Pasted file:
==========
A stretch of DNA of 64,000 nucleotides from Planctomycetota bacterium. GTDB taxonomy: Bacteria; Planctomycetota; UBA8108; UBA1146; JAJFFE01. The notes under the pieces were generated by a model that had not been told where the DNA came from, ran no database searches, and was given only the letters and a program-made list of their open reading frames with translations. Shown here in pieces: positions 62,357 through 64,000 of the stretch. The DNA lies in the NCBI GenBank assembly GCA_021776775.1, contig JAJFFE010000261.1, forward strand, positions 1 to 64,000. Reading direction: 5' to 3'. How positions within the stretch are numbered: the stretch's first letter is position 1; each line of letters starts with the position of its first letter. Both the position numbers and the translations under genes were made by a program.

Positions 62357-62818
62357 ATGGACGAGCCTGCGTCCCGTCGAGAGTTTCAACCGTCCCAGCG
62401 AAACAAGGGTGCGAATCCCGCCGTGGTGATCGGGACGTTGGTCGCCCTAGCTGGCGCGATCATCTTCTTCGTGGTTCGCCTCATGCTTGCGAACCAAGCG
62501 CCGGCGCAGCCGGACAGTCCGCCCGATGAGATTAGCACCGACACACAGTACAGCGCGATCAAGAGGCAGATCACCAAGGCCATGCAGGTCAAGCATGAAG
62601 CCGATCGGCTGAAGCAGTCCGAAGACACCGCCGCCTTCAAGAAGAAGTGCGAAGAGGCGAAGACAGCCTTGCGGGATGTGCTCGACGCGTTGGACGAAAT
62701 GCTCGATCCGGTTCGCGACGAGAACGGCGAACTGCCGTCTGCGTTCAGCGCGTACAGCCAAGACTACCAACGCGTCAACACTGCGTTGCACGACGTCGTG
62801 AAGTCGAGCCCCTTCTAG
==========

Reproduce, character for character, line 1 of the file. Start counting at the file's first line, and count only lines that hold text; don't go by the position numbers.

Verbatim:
A stretch of DNA of 64,000 nucleotides from Planctomycetota bacterium. GTDB taxonomy: Bacteria; Planctomycetota; UBA8108; UBA1146; JAJFFE01. The notes under the pieces were generated by a model that had not been told where the DNA came from, ran no database searches, and was given only the letters and a program-made list of their open reading frames with translations. Shown here in pieces: positions 62,357 through 64,000 of the stretch. The DNA lies in the NCBI GenBank assembly GCA_021776775.1, contig JAJFFE010000261.1, forward strand, positions 1 to 64,000. Reading direction: 5' to 3'. How positions within the stretch are numbered: the stretch's first letter is position 1; each line of letters starts with the position of its first letter. Both the position numbers and the translations under genes were made by a program.